Great news: the process of completing the 2nd donation is now done and Oracle has made available a ZIP file constituting the 2nd donation. Oracle donated around 4,000,000 lines of code in the 1st donation last year and has now completed the 2nd donation constituting around 1,500,000 lines of code. This donation constitutes the modules of NetBeans dealing with enterprise Java, JavaScript, PHP, Groovy, as well as miscellaneous features applicable to Mobile and Web development.

We will continue to wrap up the final release of Apache NetBeans (incubating) 9.0, which will be focused on Java SE only. After that, or at least separate from that process, we will start relicensing the new code, i.e., from the 2nd donation, once it is in Apache NetBeans Git. Right now, it is a ZIP file, it needs to be moved to Apache NetBeans Git, and we need to do that in the right way, and figure out what the right way is.

This is a significant step forward in the transition of NetBeans from Oracle to Apache.

Thursday June 14, 2018

Yesterday I attended FOSS Backstage in Berlin. FOSS Backstage is a "conference on everything governance, collaboration, legal & economics within the scope of FOSS". I went there to present my session, based on the Apache NetBeans experiences of the past two years or so, entitled 10 Tips for Moving Large Corporate Projects to Apache. I also went because I knew that several people from the Apache Software Foundation who have been instrumental in the transition of NetBeans to Apache would also be there and I thought it was time to put some faces to the many new names that we’ve been confronted with during the transition process!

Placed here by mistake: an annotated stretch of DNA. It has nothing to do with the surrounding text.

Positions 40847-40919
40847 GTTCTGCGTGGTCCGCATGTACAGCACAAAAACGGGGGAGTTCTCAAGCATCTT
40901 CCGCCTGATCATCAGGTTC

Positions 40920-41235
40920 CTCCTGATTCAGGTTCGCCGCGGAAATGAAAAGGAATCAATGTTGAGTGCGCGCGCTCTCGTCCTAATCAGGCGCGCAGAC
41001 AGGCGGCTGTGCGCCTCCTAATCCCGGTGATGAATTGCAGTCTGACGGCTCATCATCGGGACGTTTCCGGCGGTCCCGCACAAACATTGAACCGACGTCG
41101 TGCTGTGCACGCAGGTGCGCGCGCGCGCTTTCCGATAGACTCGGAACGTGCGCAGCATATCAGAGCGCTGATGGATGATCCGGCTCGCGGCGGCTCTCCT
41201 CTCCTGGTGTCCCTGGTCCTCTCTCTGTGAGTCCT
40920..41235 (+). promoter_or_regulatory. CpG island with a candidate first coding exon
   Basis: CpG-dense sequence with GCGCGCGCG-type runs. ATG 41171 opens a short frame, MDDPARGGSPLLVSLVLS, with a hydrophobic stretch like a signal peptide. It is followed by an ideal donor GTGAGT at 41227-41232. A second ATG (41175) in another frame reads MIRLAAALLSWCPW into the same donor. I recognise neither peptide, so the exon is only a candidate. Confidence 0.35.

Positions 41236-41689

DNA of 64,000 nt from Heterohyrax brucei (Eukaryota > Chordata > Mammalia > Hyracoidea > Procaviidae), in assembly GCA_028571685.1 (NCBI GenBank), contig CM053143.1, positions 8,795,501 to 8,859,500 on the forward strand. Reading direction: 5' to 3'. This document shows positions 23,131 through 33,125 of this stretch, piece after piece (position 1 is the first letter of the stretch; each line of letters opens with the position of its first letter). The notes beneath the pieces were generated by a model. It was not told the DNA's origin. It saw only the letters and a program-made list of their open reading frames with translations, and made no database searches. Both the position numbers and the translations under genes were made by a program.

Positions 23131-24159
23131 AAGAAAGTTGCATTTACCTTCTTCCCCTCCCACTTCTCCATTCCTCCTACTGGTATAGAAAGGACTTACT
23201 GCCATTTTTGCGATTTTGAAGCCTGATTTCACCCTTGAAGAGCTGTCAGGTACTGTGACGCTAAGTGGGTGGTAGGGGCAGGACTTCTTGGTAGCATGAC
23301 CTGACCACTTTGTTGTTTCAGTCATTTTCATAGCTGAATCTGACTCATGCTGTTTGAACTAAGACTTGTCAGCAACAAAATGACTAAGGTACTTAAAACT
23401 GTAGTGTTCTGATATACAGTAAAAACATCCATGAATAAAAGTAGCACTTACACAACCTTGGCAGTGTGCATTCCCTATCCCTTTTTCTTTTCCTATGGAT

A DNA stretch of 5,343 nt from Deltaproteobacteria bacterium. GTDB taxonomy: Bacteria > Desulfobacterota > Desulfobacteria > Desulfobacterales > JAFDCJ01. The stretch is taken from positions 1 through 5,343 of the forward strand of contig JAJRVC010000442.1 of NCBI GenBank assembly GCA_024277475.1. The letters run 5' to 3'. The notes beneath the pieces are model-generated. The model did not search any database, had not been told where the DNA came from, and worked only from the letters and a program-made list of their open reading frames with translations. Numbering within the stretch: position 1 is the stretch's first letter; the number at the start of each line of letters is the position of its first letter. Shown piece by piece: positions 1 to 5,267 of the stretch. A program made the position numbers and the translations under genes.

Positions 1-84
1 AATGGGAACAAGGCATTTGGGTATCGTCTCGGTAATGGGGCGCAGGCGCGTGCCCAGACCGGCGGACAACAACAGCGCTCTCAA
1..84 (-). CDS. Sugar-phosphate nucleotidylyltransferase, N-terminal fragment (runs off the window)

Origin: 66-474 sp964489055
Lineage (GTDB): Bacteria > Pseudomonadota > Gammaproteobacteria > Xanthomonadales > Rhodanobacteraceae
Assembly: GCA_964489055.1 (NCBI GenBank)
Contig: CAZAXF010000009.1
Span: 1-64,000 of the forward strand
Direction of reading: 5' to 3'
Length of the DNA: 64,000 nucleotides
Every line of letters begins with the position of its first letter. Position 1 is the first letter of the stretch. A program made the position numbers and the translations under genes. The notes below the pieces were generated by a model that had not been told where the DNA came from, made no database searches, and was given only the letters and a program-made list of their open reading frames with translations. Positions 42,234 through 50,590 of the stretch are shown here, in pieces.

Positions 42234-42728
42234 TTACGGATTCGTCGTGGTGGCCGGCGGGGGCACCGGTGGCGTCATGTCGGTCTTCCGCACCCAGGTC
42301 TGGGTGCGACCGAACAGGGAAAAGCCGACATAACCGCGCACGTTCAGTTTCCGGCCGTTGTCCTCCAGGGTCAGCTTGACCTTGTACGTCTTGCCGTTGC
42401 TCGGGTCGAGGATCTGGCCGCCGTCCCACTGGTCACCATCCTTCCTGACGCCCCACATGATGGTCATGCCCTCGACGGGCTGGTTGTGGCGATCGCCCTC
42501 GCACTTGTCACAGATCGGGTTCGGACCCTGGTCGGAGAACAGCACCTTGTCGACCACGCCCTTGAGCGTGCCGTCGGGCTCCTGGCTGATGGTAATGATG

The event began for me with a wonderful speakers dinner, where I met three of the absolute key Apache people involved in the Apache NetBeans project — Emmanuel Lecharny, Bertrand Delacretaz, and Mark Struberg. Here we are, literally about 5 minutes after meeting, discussing the current status of the transition process (click the image below to increase size):